Li Yuandong, 23, remembers buying 10 Burberry scarfs, two Burberry handbags, two Louis Vuitton handbags and some luxury perfumes in one day in Paris without blinking an eye.
“Then I blew my ‘millionaire’ identity by hopping on a crowded subway train heading home”, wrote Li, a Chinese graduate student studying engineering in France on his blog. 
Li's post went viral on China's social media, including Sina Weibo, China's popular twitter-like service.
In a humorous tone, Li wrote about his side job of buying luxury goods for friends in China, and complained the burden was growing too heavy.
“I became so popular after moving to France,” said Li in his post. “Suddenly everyone wanted to talk to me.”
But the conversations all ended with the same question: “Can you buy me a Louis Vuitton”?
“My bank upgraded me to VIP after seeing the amount of money sent by friends in China,“ he said, “I would easily spend 10,000 euros in a month on hand bags.”
Li said friends had sent him to buy luxury bags, perfumes and cosmetics, after discovering they are cheaper in France. They would, in return, take him out to dinner in China.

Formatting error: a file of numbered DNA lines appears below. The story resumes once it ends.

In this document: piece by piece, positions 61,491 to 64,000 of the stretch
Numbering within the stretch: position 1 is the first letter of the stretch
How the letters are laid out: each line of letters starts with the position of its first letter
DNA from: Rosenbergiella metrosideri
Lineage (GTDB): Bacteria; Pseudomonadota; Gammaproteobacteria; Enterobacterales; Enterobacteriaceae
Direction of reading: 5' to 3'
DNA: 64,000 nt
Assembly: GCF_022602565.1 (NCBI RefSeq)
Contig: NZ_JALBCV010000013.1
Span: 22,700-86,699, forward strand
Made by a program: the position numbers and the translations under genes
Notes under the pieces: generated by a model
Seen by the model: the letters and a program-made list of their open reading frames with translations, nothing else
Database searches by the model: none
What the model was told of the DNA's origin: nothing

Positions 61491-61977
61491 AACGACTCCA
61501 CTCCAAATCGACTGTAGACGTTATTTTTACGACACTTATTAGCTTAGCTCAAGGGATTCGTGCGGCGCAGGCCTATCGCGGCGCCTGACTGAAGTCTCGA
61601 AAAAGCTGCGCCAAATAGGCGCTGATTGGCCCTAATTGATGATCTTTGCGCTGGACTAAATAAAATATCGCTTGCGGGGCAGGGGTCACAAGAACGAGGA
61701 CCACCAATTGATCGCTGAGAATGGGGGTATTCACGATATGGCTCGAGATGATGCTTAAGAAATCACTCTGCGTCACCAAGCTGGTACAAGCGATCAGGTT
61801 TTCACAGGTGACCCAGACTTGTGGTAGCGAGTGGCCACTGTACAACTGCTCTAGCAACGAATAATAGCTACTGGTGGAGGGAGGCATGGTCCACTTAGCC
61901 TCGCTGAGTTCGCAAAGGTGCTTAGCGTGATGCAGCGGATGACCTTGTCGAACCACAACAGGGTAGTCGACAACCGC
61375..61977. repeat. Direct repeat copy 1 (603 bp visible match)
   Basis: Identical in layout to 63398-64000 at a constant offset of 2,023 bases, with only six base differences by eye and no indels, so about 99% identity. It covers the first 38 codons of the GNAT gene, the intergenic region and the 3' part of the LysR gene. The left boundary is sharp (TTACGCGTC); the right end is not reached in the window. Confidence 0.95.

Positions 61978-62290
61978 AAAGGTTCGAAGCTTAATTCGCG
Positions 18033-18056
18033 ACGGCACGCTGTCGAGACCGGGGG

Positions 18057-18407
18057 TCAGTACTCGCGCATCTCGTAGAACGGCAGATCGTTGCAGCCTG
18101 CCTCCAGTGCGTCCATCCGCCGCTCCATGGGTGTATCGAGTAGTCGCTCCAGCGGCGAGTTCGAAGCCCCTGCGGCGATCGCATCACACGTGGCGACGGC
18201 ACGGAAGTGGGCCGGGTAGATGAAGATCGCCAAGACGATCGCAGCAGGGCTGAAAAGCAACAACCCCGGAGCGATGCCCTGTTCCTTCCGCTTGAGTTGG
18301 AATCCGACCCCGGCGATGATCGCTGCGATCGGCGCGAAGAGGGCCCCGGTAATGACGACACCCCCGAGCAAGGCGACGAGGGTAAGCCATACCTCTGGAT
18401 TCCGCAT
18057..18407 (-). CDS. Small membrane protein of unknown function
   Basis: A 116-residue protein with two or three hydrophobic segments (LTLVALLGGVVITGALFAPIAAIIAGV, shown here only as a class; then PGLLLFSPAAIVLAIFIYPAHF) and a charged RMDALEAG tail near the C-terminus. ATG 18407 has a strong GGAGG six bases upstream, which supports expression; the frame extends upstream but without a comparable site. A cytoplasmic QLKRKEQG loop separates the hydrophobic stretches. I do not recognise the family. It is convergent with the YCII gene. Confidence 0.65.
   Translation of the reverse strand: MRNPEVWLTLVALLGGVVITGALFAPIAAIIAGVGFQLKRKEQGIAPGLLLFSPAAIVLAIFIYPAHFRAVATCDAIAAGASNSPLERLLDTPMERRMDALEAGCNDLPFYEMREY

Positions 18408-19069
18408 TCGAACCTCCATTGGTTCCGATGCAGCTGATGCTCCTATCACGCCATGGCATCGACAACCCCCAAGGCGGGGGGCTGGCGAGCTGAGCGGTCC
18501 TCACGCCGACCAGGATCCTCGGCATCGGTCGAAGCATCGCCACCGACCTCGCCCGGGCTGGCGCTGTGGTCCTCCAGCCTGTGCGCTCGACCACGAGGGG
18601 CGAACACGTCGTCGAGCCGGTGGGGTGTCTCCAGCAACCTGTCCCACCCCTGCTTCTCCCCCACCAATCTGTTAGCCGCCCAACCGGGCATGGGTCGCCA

“My days in China are filled with appreciation banquets,” said Li.
The buying trips have also turned Li, who used to know nothing about the luxury world, into an expert on luxury brands.
“I can now talk on and on about the lmited versions of LV bags and the top note of a Chanel perfume, let alone the pros and cons of a cosmetic brand.
But Li admitted he had a busy schedule at school and the growing number of requests was becoming a mission impossible .
Li said he was especially frustrated by people who blindly follow brands. For these people he has the following tips:
“Not all famous brands are French. Gucci, for instance, is Italian.”
“Not every item you see on Taobao [China’s popular Ecommerce platform] is sold in France,” explains Li.
“Don’t’ buy a Louis Vuitton if you can’t pronounce it.”
“Burn some cash if you just want to show off your wealth,” he advises.